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France, England, Florida, Tanzania, Peru--Can Two Hemispheres Contain so Many Esri T-Shirts?



Curt Musselman Curt Musselman, National Park Service historian, applies GIS to both cultural and natural resource management issues at the Gettysburg National Military Park. On July 1, 1999, he displayed his Esri T-shirt and hat at the Omaha Beach memorial on the Normandy battlefield in France. A significant parallel between the Normandy and Gettysburg battlefields are that at both places huge sacrifices were made in order to preserve freedom.

Lynn Gulick Lynn Gulick, GIS specialist, Georgia Department of Transportation, showed off her T-shirt while at Everglades National Park's Shark Valley. Valley is a term used loosely in Florida, especially south Florida--the topological relief is less than a foot! She is at the end of a looped bike trail on which the alligators have the right of way.

John and Suzann Barr John C. Barr, manager, Special Programs, Little Rock Public Works Department, Little Rock, Arkansas, and his wife, Suzann, display their T-shirts at Hadrian's Wall ENE of Carlisle, England, May 1999 while on their fifth vacation in the area. Stretching about 73 miles from the mouth of the Tyne on the west and Solway Firth on the east, Hadrian's Wall construction began about A.D. 130. Emperor Hadrian ordered its construction to delineate the northern political boundary of the Roman Empire in England. At only 15-feet high, and in places up to nine-feet thick, the wall and its accompanying forts, mileposts, and fortlets were used for monitoring and staging activities.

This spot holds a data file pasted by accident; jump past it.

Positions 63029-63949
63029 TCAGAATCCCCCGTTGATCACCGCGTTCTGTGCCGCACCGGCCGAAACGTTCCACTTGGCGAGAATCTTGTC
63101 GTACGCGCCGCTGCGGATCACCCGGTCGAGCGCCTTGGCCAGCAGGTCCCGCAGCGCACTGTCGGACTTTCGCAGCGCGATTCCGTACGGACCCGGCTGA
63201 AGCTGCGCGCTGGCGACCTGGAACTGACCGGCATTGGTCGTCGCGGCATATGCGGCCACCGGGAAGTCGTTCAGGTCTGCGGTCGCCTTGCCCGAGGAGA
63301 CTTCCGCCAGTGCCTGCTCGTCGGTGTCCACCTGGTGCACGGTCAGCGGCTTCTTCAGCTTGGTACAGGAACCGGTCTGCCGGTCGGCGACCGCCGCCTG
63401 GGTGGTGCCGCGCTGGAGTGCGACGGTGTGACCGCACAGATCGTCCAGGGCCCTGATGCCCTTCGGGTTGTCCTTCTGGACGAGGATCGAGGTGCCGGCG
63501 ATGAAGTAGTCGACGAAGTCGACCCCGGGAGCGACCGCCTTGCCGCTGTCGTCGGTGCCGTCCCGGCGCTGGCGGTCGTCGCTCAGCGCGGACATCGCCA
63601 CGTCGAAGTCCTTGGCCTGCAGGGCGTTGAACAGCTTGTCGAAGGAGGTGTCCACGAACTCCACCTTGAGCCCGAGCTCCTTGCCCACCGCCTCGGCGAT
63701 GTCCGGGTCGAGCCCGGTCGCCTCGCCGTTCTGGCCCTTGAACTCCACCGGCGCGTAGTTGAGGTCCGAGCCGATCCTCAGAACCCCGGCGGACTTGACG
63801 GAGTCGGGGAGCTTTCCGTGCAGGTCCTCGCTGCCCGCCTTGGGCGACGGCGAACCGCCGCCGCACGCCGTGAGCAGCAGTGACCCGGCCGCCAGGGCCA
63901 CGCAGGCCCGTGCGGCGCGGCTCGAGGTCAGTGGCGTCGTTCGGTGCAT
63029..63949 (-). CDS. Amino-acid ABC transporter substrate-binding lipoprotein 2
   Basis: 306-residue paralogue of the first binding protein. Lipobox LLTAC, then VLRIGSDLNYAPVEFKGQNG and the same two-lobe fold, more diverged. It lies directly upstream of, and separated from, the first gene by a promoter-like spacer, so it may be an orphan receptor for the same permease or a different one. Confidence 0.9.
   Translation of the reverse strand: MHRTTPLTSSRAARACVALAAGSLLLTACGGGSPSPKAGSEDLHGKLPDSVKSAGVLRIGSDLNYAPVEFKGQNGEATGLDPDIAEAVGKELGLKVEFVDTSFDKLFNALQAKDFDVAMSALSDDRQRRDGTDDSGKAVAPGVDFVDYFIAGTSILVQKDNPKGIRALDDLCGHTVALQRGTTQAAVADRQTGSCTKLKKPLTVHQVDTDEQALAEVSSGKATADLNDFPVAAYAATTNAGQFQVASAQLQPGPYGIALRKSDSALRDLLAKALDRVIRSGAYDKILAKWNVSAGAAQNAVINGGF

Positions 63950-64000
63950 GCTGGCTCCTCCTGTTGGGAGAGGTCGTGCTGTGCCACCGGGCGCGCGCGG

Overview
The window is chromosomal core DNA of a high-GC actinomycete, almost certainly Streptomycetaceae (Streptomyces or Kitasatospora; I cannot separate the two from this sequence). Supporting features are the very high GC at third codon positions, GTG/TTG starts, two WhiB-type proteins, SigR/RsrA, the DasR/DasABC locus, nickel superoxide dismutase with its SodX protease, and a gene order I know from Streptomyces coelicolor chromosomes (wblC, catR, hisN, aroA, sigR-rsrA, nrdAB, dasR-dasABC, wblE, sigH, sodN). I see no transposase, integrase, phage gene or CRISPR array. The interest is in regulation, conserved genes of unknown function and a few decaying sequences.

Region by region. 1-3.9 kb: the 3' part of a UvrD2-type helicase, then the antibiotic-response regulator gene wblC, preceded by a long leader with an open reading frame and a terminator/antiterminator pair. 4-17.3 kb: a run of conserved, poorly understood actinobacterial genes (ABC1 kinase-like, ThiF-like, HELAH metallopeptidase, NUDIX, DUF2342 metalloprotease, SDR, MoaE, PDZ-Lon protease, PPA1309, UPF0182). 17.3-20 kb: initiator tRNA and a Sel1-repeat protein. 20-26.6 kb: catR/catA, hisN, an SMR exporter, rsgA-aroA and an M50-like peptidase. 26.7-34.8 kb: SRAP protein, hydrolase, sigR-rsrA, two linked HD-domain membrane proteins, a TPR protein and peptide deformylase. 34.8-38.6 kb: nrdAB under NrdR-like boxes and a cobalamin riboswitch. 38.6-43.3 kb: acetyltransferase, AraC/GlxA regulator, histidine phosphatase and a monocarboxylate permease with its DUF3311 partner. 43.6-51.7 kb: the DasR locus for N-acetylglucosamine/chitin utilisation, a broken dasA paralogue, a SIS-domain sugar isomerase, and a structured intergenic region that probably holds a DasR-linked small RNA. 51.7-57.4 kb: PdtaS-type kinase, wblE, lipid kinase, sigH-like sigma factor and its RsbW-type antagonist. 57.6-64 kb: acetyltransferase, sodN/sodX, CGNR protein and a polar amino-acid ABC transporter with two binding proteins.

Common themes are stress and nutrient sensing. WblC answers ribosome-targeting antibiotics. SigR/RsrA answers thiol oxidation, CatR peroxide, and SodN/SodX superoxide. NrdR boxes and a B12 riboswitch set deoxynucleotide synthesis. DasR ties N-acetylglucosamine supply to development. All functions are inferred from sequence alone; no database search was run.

Bryan Blake and wife Bryan Blake, SIS project manager for the Incident Management System and SIS training coordinator (licensed Esri instructor), Roads and Traffic Authority, New South Wales, Australia, and his wife recently were at Machu Pichu in the Andes Mountains of Peru, where they naturally thought to bring their Esri T-shirts!

Roger Kelesoglu Roger Kelesoglu, Esri-Boston, Massachusetts, sales representative, is perched atop the highest point in Africa, the summit of Mt. Kilimanjaro in Tanzania, while on vacation September 1999. Roger says he climbed the 19,340-foot mountain "because it was there . . . ." He wore his Esri T-shirt for the same reason.

Wear an Esri T-shirt in a unique location. Send a photograph to Thomas K. Miller, ArcNews editor, ArcNews T-Shirt Feature, Esri, 380 New York St., Redlands, CA 92373-8100, USA. For T-shirt purchasing within the United States, contact Customer Service (tel.: 909-793-2853, ext. 1-1130; fax: 909-793-4801; E-mail: lseckrater@esri.com); for T-shirt purchasing outside the United States, contact your local distributor. For information on this feature, contact Thomas K. Miller (tel.: 909-793-2853; E-mail: tmiller@esri.com).

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